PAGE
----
“Aye que caballo, tan chignon! merde, black bastard, chinga tu cabron!”
Getting no results, he slammed his fist between Portero’s ears. The wet horse shuddered, shook his head and clattered to a stop beside the creek in Sangre Glade.
“Now what the hell are you up to, you wild, black fool? I said, ‘To the Ditch!’”
He felt the blood run down his arm, and tore his shirt from the pommel with an angry bellow ... “Goddamned ornery sonofabitch!”
“Hello” — a voice spoke from the ground.
Matt dropped the reins and spun around.
Two brown eyes as big as thistles looked up where he looked down. He pressed the
sweat out of his own, and stared. Those eyes were all the little face could hold — a pale, lean face, near eight years old — brown, velvet brown, deep as wells, and bottomless. Black lash- es thick as fur, shaded them from sun-flecks through the trees. Nonetheless, they sparkled bright with dots of light that held his gaze so ridged he could not blink.
And for the second time that day, his scar turned pink. Matt slid to the ground.
“Well I’ll be damned. What you doin’ here, young fella? Where’s your Ma? This here’s not a picnic spot — you wandered off, like as not. What’s your name? And who’s your Pa?”
He wound the shirt around his bleeding arm, turned and looked back through the trees. No twig snapped, no leaf stirred, all deathly still, except Portero’s breathing and the gurgle of the creek.
Yet he felt a cold, insistent chill against his naked chest ... a weakness bit his knees.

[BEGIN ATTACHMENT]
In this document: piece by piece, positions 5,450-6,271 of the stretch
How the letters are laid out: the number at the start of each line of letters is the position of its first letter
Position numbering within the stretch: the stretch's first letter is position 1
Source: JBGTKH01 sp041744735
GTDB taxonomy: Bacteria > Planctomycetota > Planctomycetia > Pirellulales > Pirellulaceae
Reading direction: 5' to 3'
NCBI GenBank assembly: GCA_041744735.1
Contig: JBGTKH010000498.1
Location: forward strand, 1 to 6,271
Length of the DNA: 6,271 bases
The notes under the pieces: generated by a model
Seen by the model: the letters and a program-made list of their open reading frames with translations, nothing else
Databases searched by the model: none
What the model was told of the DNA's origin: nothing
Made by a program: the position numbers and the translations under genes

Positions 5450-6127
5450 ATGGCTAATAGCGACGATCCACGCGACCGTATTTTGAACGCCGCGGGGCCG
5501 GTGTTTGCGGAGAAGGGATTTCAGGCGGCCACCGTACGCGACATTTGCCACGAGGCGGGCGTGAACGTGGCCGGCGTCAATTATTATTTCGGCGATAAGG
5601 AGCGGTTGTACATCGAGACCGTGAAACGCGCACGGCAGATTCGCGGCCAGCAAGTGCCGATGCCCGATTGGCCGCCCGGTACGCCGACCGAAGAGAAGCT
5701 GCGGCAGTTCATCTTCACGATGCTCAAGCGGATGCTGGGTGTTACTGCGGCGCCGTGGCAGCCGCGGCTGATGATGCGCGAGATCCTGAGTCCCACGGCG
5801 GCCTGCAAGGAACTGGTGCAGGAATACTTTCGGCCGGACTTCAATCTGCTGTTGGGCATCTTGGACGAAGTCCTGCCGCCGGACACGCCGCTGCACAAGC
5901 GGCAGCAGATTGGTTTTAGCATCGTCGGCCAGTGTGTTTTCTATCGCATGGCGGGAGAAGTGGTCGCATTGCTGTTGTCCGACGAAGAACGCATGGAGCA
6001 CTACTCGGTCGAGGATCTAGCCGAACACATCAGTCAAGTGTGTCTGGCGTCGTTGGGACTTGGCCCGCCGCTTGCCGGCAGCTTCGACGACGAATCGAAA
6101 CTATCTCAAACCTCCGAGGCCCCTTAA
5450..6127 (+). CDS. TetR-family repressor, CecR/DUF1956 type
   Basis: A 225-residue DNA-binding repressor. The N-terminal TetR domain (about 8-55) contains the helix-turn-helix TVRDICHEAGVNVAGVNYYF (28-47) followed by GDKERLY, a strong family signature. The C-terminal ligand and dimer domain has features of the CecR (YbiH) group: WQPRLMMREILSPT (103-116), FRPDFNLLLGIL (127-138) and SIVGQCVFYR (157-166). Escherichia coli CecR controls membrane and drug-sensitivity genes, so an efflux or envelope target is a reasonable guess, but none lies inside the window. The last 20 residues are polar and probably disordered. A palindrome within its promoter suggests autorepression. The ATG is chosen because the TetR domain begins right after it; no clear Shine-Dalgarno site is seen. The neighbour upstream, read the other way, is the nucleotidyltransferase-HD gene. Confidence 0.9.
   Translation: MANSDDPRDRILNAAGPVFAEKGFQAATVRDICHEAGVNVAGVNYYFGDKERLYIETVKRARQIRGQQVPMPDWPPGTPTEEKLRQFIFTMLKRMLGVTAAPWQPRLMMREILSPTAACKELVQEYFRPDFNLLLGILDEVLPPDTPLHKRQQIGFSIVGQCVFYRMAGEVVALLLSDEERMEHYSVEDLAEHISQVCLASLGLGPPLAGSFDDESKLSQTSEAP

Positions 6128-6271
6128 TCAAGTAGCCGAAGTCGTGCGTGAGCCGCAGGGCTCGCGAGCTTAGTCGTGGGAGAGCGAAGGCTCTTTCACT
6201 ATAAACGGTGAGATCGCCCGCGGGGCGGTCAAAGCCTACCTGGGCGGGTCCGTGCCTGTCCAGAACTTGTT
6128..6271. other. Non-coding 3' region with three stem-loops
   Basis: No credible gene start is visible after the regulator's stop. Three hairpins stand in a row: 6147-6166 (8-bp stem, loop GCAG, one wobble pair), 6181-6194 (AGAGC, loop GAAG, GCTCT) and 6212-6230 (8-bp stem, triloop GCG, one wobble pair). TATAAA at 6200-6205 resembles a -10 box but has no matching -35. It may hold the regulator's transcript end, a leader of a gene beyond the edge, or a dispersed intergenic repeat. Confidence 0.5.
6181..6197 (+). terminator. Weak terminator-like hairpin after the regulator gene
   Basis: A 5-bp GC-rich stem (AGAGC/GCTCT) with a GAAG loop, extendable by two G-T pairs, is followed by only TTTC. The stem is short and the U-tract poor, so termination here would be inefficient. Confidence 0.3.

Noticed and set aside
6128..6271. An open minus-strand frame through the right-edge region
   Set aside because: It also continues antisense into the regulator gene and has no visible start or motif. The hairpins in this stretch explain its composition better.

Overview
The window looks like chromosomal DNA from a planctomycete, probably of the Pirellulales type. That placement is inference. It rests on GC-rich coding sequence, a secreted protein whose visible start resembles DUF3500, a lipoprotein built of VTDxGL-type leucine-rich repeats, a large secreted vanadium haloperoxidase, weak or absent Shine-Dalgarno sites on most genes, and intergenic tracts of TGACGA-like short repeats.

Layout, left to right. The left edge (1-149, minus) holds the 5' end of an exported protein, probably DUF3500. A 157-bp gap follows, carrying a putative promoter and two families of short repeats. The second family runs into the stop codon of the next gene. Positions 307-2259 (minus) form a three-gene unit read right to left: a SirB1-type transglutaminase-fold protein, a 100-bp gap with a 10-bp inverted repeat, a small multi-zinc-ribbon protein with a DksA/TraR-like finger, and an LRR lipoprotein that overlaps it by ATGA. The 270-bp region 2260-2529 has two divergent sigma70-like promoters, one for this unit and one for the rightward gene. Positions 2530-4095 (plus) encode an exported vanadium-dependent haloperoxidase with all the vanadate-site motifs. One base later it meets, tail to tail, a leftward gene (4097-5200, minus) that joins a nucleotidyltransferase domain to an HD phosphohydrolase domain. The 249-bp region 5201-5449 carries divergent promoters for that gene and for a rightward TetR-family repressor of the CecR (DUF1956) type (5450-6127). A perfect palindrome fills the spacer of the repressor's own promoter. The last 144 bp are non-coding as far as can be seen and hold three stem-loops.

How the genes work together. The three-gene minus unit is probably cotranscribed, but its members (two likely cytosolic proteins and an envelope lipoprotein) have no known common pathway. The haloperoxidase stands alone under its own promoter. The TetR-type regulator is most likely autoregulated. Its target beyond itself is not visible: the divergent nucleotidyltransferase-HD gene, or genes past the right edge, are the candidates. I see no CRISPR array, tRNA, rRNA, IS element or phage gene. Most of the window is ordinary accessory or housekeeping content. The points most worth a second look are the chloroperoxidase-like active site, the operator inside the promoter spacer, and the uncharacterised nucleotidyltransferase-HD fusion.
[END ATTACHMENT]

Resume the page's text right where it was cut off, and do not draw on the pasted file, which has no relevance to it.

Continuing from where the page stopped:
He turned to the boy, who hadn’t said a word or even made a sign he’d heard the ques- tions, “Well young man, cat got your tongue?”
The enormous eyes traced him up and down, quizzically, but unafraid. The eyebrows bent to build a frown, confirming some decision the little mind had made.
He pointed to Matt’s bloody arm and shirt, “You’re hurt, Monsieur Kinkade.”
Down the long, tangled wire of time, looped and coiled by memory, straight with hate,
the Ballad of Gutless Ditch by Katie Lee
The town is splattered on the hills as if birds had dumped their load among the rocks and cactus quills since time began. But after Kino and de Vaca came, some luckless miner gave the place the name of “Gutless.”
Gutless! — Why? Even the old loners who still live there can’t recall. The Territory of Ari- zona harbors a restless breed, shy of crowds ... and kin.
My tale begins the summer of 1888 — a very hot July. The sun is riding to high noon, and half the town is wetting down at the saloon, when two men push out the swinging doors and cross the street.
One is short, near bald, disheveled, somewhat crude. The other, handsome, dark and slender — his attitude, unsettled....
“How do you know, Jason Wade?”
“Know cause I seen ‘er, Matt Kinkade — seen with eyes like anyone sees, her hair a swin- gin’ with the willow trees, blowin’ in the wind, all stringy an’ high, standin’ by the pond, ‘gin the ev’nin’ sky. ‘N I’ll tell ya sump-thin’ else, Kinkade, it put ‘er dress clean ‘bove ‘er knees ‘n she din’t have no petticoats on, if ya please! Er mebe nuthin’ else ... well ... I ain’t too shore ‘bout that.”
“You’re loco, Wade.”
“I’m loco, am I? ‘F I hadn’t knowd you since we’uz kids so high I’d whang yer jaw, you so- nofabitch! I tell ya, I seen ‘er. Ya think that jist cause now yer rich ‘n totin’ gold from Gutless Ditch ya needn’t pay a friend no mind, that it, Kinkade?”
“You know better’n that, Wade, now hold your horses. I didn’t know her all that well, and after all, it’s been a spell since she left town. Just what the hell would she be doing back in Gutless, you know, Wade?”
“Not me, Kinkade.”
30 • DECEMBER 2017 | the NOISE arts & news |
illlustrations by Robin John Anderson

   28   29   30   31   32